The medium, said Marshall Macluhan famously, is the message. The makers of 15 Minutes should have listened to the media-theorist. It is very difficult to condemn sensationalism and celebrity worship with a loud, big-budgeted Hollywood production. Set in Manhattan, 15 Minutes follows police detective Eddie Flemming (Robert De Niro) on a wily criminal chase. Flemming is world weary and media-savvy: he brings a tabloid reality TV reporter (Kelsey Grammar) along on photogenic busts. In pursuit of murdering arsonists, Flemming teams up with shy fire expert Jordy Warsaw (Edward Burns). Together they pursue a pair of high-end Eastern European thugs. Oleg (Oleg Taktarov) obsesses over filmmaker Frank Capra; his partner Emil waxes poetic on America's therapy-infected notion of responsibility; combining their talents they commit outlandish crimes and record it all with a handheld camera.
The evil foreigners reflect American celebrity culture and its links to crime. This distancing is an odd choice, especially given the rash of well-publicized school shootings that are often inspired by similar events in the media. (See last year's Pups with Burt Reynolds for a gripping indictment of TV's relationship to youth violence.) The Slavic men understand how to make the U.S. judicial system work for them, even down to choreographing a legal ballet in which they turn themselves in only to become media heroes and win the sympathy of American viewers. We've come a long way since Sacco and Vanzetti.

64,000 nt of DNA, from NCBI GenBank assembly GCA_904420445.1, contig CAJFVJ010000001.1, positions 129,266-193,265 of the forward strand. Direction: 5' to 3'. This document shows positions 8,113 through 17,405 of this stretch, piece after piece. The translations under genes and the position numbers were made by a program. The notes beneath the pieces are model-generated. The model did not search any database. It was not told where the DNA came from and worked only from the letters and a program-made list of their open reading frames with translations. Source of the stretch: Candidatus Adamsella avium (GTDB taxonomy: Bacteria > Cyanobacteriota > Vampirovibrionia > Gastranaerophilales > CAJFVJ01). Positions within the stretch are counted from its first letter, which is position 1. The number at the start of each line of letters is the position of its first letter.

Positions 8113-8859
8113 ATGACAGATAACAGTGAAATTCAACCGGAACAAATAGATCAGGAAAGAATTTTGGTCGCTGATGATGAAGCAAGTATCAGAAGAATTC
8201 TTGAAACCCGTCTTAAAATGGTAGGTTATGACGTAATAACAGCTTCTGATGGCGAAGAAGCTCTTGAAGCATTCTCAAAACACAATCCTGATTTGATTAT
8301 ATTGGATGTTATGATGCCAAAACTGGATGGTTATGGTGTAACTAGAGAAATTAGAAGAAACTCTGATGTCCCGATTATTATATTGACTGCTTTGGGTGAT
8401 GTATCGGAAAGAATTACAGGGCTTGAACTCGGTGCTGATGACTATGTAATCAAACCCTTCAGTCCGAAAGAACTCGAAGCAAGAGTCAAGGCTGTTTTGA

With sad irony, 15 Minutes has internalized the media overload it speaks against. De Niro spoofs his Travis Bickle character, anachronistic Roseanne talk show clips appear, and self-reflexive video footage fills every scene. Then there's the mayhem. You can't critique gratuitous violence by using it. 15 Minutes' infamy will be short-lived.
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